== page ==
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Biomed Res Int. 2013;2013:868321. doi: 10.1155/2013/868321. Epub 2013 Dec 29.

Role of reactive oxygen species in pathogenesis of radiocontrast-induced nephropathy.

Author information

1
Department of Nephrology, "Federico II" University of Naples, 80131 Naples, Italy.
2
Department of Health Sciences, "Magna Graecia" University, Catanzaro, Italy.
3
National Cancer Institute G. Pascale, Naples, Italy.

Abstract

In vitro and in vivo studies have demonstrated enhanced hypoxia and formation of reactive oxygen species (ROS) in the kidney following the administration of iodinated contrast media, which play a relevant role in the development of contrast media-induced nephropathy. Many studies indeed support this possibility, suggesting a protective effect of ROS scavenging or reduced ROS formation with the administration of N-acetylcysteine and bicarbonate infusion, respectively. Furthermore, most risk factors, predisposing to contrast-induced nephropathy, are prone to enhanced renal parenchymal hypoxia and ROS formation. In this review, the association of renal hypoxia and ROS-mediated injury is outlined. Generated during contrast-induced renal parenchymal hypoxia, ROS may exert direct tubular and vascular endothelial injury and might further intensify renal parenchymal hypoxia by virtue of endothelial dysfunction and dysregulation of tubular transport. Preventive strategies conceivably should include inhibition of ROS generation or ROS scavenging.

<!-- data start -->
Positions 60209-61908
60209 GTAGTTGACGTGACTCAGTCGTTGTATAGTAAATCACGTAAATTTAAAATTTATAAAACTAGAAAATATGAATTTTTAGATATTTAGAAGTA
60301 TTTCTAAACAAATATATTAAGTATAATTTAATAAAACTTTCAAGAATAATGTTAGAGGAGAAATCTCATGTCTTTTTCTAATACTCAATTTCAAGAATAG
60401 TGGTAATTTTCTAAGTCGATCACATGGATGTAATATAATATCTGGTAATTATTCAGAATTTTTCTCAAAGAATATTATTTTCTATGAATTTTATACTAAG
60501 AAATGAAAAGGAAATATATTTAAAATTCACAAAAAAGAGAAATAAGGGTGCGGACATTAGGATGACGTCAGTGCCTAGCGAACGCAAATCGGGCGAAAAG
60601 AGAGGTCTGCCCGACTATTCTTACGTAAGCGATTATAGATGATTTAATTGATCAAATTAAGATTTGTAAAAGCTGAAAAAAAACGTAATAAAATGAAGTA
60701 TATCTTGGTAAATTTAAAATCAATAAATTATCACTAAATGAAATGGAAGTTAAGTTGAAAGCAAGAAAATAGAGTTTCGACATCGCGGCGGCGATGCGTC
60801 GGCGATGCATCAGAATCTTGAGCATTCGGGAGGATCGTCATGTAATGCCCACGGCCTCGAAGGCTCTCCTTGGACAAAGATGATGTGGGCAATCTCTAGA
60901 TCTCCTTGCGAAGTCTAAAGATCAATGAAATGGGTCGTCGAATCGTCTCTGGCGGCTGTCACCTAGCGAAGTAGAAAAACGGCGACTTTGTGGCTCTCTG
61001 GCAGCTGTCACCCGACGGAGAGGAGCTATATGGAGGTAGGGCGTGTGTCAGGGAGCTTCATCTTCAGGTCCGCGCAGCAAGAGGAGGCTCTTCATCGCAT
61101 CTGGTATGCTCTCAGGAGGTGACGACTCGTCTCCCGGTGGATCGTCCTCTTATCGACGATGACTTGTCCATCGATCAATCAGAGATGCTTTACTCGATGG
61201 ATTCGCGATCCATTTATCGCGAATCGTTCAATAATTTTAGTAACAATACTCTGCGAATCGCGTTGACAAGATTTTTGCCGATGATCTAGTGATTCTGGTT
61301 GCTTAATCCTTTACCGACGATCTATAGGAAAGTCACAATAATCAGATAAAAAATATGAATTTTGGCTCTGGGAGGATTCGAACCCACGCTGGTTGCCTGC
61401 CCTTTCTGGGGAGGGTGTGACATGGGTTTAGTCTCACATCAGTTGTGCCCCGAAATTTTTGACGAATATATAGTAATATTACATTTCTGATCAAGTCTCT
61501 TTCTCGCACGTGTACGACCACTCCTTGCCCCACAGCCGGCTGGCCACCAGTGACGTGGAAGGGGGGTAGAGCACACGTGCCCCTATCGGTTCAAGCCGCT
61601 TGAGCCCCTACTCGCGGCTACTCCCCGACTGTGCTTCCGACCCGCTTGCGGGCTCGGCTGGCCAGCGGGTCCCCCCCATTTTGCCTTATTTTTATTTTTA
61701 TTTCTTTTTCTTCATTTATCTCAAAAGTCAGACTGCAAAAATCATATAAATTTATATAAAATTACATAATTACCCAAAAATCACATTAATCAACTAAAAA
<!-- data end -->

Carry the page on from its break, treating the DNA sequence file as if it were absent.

PMID:
24459673
PMCID:
PMC3891610
DOI:
10.1155/2013/868321
[Indexed for MEDLINE]
Free PMC Article
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